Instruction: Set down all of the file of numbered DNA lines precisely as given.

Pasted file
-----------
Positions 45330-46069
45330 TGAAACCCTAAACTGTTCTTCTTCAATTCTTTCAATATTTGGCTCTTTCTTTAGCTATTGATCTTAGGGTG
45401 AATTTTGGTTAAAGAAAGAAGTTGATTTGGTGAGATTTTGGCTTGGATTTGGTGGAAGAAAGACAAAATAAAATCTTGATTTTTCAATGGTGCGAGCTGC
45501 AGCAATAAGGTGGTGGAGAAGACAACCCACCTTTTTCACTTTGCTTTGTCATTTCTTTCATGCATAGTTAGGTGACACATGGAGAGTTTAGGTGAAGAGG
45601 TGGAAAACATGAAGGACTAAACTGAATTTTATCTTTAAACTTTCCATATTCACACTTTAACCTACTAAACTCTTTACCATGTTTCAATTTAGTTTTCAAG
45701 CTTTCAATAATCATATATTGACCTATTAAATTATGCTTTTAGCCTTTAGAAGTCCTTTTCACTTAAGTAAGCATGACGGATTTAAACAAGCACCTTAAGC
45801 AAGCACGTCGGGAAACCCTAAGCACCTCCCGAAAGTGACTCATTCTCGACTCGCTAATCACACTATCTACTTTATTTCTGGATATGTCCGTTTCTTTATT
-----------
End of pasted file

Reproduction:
Positions 45330-46069
45330 TGAAACCCTAAACTGTTCTTCTTCAATTCTTTCAATATTTGGCTCTTTCTTTAGCTATTGATCTTAGGGTG
45401 AATTTTGGTTAAAGAAAGAAGTTGATTTGGTGAGATTTTGGCTTGGATTTGGTGGAAGAAAGACAAAATAAAATCTTGATTTTTCAATGGTGCGAGCTGC
45501 AGCAATAAGGTGGTGGAGAAGACAACCCACCTTTTTCACTTTGCTTTGTCATTTCTTTCATGCATAGTTAGGTGACACATGGAGAGTTTAGGTGAAGAGG
45601 TGGAAAACATGAAGGACTAAACTGAATTTTATCTTTAAACTTTCCATATTCACACTTTAACCTACTAAACTCTTTACCATGTTTCAATTTAGTTTTCAAG
45701 CTTTCAATAATCATATATTGACCTATTAAATTATGCTTTTAGCCTTTAGAAGTCCTTTTCACTTAAGTAAGCATGACGGATTTAAACAAGCACCTTAAGC
45801 AAGCACGTCGGGAAACCCTAAGCACCTCCCGAAAGTGACTCATTCTCGACTCGCTAATCACACTATCTACTTTATTTCTGGATATGTCCGTTTCTTTATT